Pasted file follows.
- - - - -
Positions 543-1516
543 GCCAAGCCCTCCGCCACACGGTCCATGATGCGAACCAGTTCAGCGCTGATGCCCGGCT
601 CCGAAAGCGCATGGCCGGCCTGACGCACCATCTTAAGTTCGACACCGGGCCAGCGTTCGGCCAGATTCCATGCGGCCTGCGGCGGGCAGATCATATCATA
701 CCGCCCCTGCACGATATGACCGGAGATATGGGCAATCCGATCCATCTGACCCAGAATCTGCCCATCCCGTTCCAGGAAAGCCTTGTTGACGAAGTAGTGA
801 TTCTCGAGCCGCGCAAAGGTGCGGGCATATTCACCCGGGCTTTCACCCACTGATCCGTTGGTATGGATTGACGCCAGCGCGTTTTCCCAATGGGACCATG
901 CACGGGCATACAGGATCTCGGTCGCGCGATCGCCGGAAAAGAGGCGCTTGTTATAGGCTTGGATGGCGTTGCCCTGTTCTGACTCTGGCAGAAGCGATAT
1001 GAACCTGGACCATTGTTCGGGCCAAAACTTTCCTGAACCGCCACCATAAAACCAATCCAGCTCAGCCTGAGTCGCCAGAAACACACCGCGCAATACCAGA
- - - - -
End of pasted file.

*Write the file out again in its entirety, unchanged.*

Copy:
Positions 543-1516
543 GCCAAGCCCTCCGCCACACGGTCCATGATGCGAACCAGTTCAGCGCTGATGCCCGGCT
601 CCGAAAGCGCATGGCCGGCCTGACGCACCATCTTAAGTTCGACACCGGGCCAGCGTTCGGCCAGATTCCATGCGGCCTGCGGCGGGCAGATCATATCATA
701 CCGCCCCTGCACGATATGACCGGAGATATGGGCAATCCGATCCATCTGACCCAGAATCTGCCCATCCCGTTCCAGGAAAGCCTTGTTGACGAAGTAGTGA
801 TTCTCGAGCCGCGCAAAGGTGCGGGCATATTCACCCGGGCTTTCACCCACTGATCCGTTGGTATGGATTGACGCCAGCGCGTTTTCCCAATGGGACCATG
901 CACGGGCATACAGGATCTCGGTCGCGCGATCGCCGGAAAAGAGGCGCTTGTTATAGGCTTGGATGGCGTTGCCCTGTTCTGACTCTGGCAGAAGCGATAT
1001 GAACCTGGACCATTGTTCGGGCCAAAACTTTCCTGAACCGCCACCATAAAACCAATCCAGCTCAGCCTGAGTCGCCAGAAACACACCGCGCAATACCAGA